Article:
An Impermanent Loss (IL) is a temporary or unrealized loss when holding assets in the liquidity pool using AMM-DEX. ILs refer to liquidity providers (LPs), referring to the difference in price at the time the tokens are locked into the pool and the actual price at the time of the hold. Losses are called unrealized because they are not fixed until liquidity is withdrawn from the pool.
As an example, let’s take a liquidity pool on the Uniswap exchange that works according to the classic formula x * y = k:
- A liquidity provider has blocked 1 ETH and 2,000 DAI. His share in the pool is 10%.
- The pool has a total of 10 ETH and 20,000 DAI – the equivalent of 40,000 DAI.
- The balance of the pool did not change, as there were no new liquidity providers.
- Let’s assume that the market price of ETH changed to 4,000 DAI.
- Then arbitrage traders took advantage of the situation and changed the ratio in the pool to 5 ETH on one side, and 20,000 DAI on the other. At the same time, the total size of the pool remained the original 40,000 DAI.
- At this point, the liquidity provider decided to withdraw his share of the pool – it is 10%.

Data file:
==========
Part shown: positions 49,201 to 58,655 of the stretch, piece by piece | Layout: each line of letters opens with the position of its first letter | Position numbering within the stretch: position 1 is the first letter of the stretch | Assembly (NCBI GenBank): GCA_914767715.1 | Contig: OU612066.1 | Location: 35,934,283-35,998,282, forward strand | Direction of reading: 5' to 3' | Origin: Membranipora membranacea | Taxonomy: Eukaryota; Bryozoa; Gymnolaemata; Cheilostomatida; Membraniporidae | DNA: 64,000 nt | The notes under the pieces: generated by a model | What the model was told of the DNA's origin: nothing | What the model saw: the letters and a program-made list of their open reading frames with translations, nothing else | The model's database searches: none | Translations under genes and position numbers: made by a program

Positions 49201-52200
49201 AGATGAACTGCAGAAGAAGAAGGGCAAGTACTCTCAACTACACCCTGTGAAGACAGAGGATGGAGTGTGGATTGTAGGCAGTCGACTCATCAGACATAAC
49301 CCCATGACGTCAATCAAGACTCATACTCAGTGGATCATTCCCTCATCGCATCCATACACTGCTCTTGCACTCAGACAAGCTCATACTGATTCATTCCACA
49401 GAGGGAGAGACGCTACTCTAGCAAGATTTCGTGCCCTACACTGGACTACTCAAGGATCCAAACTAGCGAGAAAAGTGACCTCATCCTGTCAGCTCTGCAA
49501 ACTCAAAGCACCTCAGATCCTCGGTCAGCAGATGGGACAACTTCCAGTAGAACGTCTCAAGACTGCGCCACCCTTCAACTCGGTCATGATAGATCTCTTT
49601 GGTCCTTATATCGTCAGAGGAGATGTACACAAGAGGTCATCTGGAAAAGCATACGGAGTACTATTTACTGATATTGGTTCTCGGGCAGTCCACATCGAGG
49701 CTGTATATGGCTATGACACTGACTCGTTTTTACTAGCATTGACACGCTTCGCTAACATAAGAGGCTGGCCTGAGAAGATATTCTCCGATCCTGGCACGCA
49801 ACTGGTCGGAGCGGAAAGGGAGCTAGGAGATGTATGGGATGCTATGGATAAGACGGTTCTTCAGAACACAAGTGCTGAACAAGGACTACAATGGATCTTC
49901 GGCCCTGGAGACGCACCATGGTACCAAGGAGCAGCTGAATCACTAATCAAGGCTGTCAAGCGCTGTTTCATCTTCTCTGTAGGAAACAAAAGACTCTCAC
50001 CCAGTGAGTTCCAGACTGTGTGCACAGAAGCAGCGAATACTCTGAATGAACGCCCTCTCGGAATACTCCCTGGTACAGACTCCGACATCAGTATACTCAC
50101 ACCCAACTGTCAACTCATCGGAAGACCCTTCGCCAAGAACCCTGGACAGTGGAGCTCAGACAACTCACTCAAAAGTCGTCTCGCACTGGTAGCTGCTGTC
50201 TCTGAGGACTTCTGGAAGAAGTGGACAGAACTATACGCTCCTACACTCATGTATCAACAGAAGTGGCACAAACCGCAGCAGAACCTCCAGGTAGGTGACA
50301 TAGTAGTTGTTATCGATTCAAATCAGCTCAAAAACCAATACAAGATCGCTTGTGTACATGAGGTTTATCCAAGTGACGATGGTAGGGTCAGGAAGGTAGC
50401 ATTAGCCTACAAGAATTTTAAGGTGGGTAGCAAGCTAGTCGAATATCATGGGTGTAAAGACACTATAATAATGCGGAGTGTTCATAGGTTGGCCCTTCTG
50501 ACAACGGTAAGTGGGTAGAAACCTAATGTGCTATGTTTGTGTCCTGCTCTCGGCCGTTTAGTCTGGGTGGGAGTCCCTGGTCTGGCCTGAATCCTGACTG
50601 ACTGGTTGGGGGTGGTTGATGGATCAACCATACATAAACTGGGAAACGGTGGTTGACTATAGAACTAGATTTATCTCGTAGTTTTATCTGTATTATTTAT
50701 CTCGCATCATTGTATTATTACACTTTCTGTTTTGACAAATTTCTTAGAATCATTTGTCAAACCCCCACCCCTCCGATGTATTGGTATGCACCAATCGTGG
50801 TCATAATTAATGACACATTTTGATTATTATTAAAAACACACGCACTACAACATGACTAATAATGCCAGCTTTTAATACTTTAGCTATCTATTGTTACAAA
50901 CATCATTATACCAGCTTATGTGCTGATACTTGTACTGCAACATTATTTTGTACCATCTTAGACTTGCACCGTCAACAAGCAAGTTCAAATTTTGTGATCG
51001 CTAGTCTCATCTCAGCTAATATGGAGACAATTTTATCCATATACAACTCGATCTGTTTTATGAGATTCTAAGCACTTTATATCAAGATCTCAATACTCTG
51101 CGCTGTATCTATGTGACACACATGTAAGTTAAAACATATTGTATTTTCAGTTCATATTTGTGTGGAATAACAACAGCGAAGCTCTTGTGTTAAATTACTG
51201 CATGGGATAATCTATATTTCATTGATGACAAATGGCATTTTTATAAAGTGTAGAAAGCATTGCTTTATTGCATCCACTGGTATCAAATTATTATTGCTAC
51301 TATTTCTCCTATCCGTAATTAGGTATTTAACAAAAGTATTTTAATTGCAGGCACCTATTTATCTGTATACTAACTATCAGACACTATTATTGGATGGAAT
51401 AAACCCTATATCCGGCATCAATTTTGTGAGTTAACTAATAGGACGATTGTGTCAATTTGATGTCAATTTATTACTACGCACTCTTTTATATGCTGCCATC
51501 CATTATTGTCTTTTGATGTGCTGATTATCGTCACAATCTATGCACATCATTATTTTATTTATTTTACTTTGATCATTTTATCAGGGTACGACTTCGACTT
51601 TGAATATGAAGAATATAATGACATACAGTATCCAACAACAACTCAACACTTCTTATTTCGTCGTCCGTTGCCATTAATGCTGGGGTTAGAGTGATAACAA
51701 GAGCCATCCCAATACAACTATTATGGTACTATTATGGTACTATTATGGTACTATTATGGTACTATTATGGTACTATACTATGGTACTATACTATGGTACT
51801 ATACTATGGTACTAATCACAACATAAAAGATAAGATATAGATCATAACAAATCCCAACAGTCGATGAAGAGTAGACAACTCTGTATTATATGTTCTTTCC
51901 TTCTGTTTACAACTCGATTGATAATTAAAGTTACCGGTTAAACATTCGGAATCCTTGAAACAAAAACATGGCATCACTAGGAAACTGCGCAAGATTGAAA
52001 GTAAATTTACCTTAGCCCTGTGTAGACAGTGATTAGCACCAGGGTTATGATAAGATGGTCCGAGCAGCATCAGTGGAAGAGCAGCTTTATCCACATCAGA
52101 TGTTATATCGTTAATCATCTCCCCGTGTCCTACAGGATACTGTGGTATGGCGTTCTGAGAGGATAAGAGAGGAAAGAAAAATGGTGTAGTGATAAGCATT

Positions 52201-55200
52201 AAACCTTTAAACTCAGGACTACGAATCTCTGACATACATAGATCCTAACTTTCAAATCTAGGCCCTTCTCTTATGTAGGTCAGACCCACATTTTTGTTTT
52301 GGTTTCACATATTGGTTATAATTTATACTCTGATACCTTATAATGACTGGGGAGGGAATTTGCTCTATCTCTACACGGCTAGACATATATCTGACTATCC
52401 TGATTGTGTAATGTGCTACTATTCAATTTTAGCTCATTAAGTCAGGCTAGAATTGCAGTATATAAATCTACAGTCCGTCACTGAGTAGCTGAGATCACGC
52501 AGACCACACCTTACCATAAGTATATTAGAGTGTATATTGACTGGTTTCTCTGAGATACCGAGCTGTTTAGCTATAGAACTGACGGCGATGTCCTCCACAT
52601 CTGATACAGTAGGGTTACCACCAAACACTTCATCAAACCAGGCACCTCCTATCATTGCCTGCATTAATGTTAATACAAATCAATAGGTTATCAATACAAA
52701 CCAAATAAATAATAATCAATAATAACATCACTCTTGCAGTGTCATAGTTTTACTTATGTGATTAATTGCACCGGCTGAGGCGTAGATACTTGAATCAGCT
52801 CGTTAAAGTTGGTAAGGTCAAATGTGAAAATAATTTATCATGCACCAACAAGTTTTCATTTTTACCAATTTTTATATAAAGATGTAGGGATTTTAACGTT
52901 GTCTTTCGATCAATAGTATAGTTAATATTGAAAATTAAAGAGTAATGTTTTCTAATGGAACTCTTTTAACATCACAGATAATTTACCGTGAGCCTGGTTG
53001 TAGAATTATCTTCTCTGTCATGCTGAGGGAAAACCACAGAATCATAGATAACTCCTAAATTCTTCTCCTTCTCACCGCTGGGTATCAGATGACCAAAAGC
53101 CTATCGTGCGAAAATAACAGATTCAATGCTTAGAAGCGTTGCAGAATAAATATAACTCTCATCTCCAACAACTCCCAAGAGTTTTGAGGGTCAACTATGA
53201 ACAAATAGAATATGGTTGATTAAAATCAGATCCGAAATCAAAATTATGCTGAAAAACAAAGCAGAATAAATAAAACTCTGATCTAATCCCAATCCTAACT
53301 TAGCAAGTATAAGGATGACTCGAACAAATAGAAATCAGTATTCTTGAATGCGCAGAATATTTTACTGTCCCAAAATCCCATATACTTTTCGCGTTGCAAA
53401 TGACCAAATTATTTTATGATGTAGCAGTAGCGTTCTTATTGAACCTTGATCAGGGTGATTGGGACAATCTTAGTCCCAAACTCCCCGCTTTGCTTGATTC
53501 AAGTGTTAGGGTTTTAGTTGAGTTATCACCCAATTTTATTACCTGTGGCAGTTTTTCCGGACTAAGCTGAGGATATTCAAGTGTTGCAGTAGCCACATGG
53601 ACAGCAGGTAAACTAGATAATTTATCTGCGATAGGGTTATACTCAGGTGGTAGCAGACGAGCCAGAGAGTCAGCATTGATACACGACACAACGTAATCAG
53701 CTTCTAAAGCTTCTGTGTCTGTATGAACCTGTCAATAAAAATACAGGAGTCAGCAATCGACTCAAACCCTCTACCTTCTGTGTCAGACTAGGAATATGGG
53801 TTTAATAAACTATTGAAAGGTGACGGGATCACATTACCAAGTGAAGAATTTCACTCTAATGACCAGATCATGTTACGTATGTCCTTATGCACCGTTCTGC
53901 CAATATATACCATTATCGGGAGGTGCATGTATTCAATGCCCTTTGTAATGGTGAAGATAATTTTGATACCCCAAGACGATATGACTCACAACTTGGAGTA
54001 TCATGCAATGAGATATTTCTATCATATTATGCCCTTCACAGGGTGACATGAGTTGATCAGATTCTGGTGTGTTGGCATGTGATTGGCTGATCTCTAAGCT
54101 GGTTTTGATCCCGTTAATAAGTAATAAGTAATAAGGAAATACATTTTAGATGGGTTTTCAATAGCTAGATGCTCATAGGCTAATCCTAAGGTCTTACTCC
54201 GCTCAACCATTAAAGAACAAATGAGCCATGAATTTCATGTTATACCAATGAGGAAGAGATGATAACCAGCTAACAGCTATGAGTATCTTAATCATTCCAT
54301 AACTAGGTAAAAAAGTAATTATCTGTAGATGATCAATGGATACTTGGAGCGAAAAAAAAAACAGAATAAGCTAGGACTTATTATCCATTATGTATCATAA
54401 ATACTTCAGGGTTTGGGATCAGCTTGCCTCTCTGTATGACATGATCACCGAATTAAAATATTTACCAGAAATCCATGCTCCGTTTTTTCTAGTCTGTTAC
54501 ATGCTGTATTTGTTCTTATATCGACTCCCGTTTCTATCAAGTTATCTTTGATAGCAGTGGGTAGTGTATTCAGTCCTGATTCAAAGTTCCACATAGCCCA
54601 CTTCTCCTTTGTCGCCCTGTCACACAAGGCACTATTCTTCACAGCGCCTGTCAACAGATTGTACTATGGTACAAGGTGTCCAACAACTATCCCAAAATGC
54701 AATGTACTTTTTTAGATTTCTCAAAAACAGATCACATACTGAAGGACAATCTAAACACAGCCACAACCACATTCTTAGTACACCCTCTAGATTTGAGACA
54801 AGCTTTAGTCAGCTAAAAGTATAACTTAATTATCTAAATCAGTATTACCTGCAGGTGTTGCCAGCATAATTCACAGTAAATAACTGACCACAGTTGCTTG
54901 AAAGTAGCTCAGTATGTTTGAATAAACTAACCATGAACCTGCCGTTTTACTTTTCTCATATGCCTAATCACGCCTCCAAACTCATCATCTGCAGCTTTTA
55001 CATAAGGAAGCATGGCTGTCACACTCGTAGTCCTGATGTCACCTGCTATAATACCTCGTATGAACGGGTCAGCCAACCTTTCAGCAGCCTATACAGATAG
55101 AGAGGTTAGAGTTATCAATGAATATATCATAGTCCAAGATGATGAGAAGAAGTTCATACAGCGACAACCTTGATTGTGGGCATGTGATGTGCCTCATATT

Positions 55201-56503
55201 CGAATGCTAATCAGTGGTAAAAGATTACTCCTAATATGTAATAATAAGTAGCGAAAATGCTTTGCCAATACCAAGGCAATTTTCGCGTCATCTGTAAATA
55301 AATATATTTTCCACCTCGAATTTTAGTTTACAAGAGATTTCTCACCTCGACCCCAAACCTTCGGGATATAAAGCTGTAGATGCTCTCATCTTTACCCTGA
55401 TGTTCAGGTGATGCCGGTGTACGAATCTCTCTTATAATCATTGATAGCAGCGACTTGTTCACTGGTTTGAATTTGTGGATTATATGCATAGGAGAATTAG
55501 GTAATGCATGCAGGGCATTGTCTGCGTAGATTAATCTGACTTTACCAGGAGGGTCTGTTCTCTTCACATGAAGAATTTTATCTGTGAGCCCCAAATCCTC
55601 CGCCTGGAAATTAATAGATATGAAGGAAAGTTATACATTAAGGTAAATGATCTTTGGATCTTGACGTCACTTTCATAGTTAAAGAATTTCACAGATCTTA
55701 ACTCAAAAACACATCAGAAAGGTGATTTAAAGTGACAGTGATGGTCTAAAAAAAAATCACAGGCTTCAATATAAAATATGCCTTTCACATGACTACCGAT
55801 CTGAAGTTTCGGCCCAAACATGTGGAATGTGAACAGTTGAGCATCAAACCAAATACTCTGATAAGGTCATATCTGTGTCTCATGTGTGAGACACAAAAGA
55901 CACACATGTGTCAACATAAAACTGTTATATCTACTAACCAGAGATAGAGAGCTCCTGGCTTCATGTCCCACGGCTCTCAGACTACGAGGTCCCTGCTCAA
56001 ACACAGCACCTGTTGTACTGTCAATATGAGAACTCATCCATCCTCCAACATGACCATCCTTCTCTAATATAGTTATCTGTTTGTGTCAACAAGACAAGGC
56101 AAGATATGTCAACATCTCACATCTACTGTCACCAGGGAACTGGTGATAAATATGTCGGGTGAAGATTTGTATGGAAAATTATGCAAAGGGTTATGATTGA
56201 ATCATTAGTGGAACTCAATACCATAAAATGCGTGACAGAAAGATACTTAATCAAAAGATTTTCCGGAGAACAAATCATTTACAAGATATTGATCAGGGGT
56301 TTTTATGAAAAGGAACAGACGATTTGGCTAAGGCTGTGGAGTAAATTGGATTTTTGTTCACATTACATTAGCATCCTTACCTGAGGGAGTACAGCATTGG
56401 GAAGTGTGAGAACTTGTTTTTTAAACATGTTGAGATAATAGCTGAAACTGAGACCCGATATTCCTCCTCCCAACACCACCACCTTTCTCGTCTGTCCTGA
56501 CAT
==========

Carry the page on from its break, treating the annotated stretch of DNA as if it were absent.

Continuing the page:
- Given the current pool balance, he withdraws 0.5 ETH and 2,000 DAI, although he originally added 1 ETH and 2,000 DAI.
- The original value of his share was 4,000 DAI (1 ETH plus 2,000 DAI) in terms of stabelcoins. The value of the assets at the time of withdrawal was the same 4000 DAI (0.5 ETH plus 2000 DAI)
- However, if the user had simply kept his 1 ETH and 2000 DAI, the value of his assets would have been 6000 DAI. This is the unrealized loss or gain when using AMM-DEX.
- The user would also receive 10% (in proportion to his share of the pool) of all pool commissions as a liquidity reward. The reward can be reduced, for example, because of taxes paid to developers or to the project’s treasury for future development.
This is a conditional example of a sharp increase in the price of one asset by 50%, without taking into account the many trades of arbitrage traders and the time it takes to equalize the price
the price of the asset within the pool with the price on centralized exchanges, where changes occur instantly.
When the market is “calm”, variable movements are added to the calculation of volatile losses, as described by StarkNet developer Peteris Erins in his blog. As a result of these forecast calculations, the Impermanent Loss value on a two-fold movement of the asset price will be about 5.7%. But this is only a forecasted value – potential “losses” are very difficult to predict.
How to reduce risks when trading with AMM?
Before you use the liquidity pool, you should calculate all the possible commissions you will have to pay at the time of deposit and the planned withdrawal of assets.
You need to consider the possibility of asset price movements in both directions. Some potential problems, such as non-permanent loss (IL) risk, can be calculated in advance.